On May 9, 2018, a South Carolina medical malpractice jury returned its verdict in favor of a one-month-old child and his mother in the amount of $1,127,280 for the infant and $135,477 for his mother, for the son’s hand injury due to IV infiltration into the back of his hand.
The South Carolina medical malpractice jury deliberated for two days following a two-day South Carolina medical malpractice trial before determining that the defendant hospital was negligent in causing the infant’s permanent hand injury.
The Underlying Facts
The one-month-old infant was admitted to the defendant hospital on October 25, 2014 with no symptoms other than a fever of 102.6 degrees. An IV was placed in the infant’s hand as part of his medical treatment.
The IV had been in place for two days after which it was removed when the infant became “fussy.” The infant’s hand was observed to be puffy and bruised, with swelling to the fingers, when the IV was stopped and the dressing over the IV was removed. About twenty seven minutes later, the IV site was observed to have edema and was painful, at which time the infiltration was noted.
As a result, the infant suffered a large, painful area of dead skin over the infiltration site on the back of his hand caused by the medication (the IV antibiotics (Ampicillin and Claforan) did not flow into his bloodstream as intended but instead seeped into the tissue and muscle surrounding the IV site). The infant received wound care for the IV infiltration injury but he is nonetheless left with permanent scarring and alleged impairment.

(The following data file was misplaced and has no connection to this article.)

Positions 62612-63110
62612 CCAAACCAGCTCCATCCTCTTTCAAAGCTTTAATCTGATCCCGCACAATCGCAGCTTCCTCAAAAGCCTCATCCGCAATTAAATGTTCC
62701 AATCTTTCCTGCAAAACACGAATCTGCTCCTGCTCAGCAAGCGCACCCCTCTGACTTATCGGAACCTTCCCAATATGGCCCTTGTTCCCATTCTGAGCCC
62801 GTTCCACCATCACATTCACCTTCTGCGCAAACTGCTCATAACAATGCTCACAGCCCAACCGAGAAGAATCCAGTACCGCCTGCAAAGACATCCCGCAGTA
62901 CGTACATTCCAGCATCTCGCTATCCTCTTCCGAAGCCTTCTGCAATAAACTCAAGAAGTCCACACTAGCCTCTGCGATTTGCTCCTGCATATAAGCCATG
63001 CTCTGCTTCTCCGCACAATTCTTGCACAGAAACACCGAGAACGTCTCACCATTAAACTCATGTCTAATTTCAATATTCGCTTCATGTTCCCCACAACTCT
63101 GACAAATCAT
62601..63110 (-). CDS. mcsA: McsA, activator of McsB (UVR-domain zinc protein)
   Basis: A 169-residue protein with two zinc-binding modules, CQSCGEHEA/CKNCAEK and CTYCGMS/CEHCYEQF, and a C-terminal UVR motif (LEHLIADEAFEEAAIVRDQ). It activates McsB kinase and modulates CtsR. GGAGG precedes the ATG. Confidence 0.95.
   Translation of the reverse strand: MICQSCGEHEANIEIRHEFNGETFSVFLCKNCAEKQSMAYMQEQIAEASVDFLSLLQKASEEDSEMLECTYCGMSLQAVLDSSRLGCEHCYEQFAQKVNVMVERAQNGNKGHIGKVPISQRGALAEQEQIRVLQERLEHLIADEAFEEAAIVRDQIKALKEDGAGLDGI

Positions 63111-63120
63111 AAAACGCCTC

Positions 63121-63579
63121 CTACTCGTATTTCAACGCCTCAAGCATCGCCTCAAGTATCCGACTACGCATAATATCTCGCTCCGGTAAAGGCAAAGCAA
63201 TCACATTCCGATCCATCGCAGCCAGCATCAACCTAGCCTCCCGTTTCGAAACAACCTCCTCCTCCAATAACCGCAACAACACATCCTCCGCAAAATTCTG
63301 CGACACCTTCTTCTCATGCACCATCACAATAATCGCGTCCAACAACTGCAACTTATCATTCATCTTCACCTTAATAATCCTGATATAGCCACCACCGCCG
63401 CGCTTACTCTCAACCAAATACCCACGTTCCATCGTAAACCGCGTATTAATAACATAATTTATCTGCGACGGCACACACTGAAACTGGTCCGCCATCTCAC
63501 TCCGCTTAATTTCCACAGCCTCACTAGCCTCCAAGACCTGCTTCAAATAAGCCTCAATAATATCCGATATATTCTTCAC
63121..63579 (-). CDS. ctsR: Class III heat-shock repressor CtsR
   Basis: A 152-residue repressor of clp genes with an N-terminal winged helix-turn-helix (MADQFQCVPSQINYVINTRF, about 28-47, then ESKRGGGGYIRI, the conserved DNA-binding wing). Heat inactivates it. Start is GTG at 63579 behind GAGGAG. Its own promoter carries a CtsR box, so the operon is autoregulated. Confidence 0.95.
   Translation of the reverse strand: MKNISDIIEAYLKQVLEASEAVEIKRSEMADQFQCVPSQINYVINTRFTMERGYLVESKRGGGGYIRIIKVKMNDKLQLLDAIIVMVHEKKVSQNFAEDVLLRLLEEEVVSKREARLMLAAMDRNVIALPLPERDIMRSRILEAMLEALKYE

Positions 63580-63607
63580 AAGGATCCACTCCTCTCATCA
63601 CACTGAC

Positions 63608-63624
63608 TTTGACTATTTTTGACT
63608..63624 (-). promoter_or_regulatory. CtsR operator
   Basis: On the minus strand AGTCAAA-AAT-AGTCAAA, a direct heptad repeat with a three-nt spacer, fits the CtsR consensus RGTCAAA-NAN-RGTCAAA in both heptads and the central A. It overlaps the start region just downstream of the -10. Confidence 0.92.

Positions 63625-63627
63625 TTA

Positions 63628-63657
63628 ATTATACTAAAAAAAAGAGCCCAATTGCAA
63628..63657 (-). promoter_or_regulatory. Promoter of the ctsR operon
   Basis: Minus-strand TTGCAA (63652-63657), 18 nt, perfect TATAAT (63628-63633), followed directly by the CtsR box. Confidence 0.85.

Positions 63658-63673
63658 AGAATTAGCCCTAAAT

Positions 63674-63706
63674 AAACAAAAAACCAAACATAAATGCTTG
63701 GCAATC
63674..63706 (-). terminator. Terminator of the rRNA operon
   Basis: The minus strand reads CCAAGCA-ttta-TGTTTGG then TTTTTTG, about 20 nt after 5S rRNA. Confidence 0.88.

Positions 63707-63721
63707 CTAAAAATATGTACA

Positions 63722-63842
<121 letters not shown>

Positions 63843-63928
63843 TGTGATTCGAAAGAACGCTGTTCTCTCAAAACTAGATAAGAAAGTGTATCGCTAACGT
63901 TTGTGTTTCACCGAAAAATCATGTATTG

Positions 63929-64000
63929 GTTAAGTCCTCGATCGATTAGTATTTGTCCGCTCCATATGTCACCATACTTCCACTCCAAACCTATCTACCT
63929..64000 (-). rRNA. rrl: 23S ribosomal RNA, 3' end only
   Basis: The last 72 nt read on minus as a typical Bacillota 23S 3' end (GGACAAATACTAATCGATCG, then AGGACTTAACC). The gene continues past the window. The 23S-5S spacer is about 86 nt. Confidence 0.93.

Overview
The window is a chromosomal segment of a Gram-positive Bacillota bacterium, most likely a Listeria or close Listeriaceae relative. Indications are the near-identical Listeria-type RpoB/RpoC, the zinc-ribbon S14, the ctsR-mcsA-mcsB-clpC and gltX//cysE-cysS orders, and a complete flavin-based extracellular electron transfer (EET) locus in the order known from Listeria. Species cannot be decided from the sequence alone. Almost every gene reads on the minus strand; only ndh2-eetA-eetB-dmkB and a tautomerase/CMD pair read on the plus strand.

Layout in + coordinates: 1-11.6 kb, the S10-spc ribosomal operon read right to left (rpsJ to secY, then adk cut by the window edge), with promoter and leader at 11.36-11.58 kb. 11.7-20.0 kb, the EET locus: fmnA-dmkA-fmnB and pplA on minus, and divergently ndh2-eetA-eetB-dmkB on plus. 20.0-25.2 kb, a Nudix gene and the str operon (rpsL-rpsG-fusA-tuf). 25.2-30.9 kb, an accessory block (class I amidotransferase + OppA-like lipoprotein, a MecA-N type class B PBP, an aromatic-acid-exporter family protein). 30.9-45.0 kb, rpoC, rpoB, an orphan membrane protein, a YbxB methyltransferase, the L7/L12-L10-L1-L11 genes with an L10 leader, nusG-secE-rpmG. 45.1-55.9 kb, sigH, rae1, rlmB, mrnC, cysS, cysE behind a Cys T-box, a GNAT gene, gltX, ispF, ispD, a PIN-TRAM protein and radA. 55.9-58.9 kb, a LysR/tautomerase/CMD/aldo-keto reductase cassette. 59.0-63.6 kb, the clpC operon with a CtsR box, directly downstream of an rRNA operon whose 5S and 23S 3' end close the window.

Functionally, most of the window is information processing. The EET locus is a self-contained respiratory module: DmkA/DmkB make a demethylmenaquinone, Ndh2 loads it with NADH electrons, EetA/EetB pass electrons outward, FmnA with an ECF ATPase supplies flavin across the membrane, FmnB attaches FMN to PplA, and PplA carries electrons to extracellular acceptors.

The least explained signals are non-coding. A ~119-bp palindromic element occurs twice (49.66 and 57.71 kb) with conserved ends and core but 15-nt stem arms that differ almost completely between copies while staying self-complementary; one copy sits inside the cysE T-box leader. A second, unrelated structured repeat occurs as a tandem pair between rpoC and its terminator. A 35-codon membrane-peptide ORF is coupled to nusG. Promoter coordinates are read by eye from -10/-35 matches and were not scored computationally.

The South Carolina medical malpractice lawsuit alleged that the hospital’s medical negligence caused the infant pain and suffering, left the back of his hand scarred and impaired, and resulted in his loss of enjoyment of life and emotional distress.
The family’s South Carolina medical malpractice lawyer stated after the jury rendered its verdict in favor of the plaintiffs, “The most disheartening aspect of this injury is how easily it could have been prevented. If [the defendant hospital] had allowed its staff to follow its own policies and procedures, this family would have never gone through this ordeal.”
The defendant hospital denied that there had been a breach of the standard of care by any of its employees and contended that the infant’s injury was due solely to a natural disease process. The defendant hospital also alleged that the plaintiff was at least equally as negligent.
The defendant hospital stated that the South Carolina medical malpractice jury’s verdict would be reduced to $600,000 pursuant to the applicable cap on damages in South Carolina medical malpractice cases. The defendant hospital reportedly is in the processs of preparing and filing post-trial motions.
If you or a loved one were harmed as a result of medical negligence in South Carolina or in another U.S. state, you should promptly find a medical malpractice lawyer in South Carolina or in your state who may investigate your medical malpractice claim for you and represent you or your loved one in a medical malpractice case, if appropriate.
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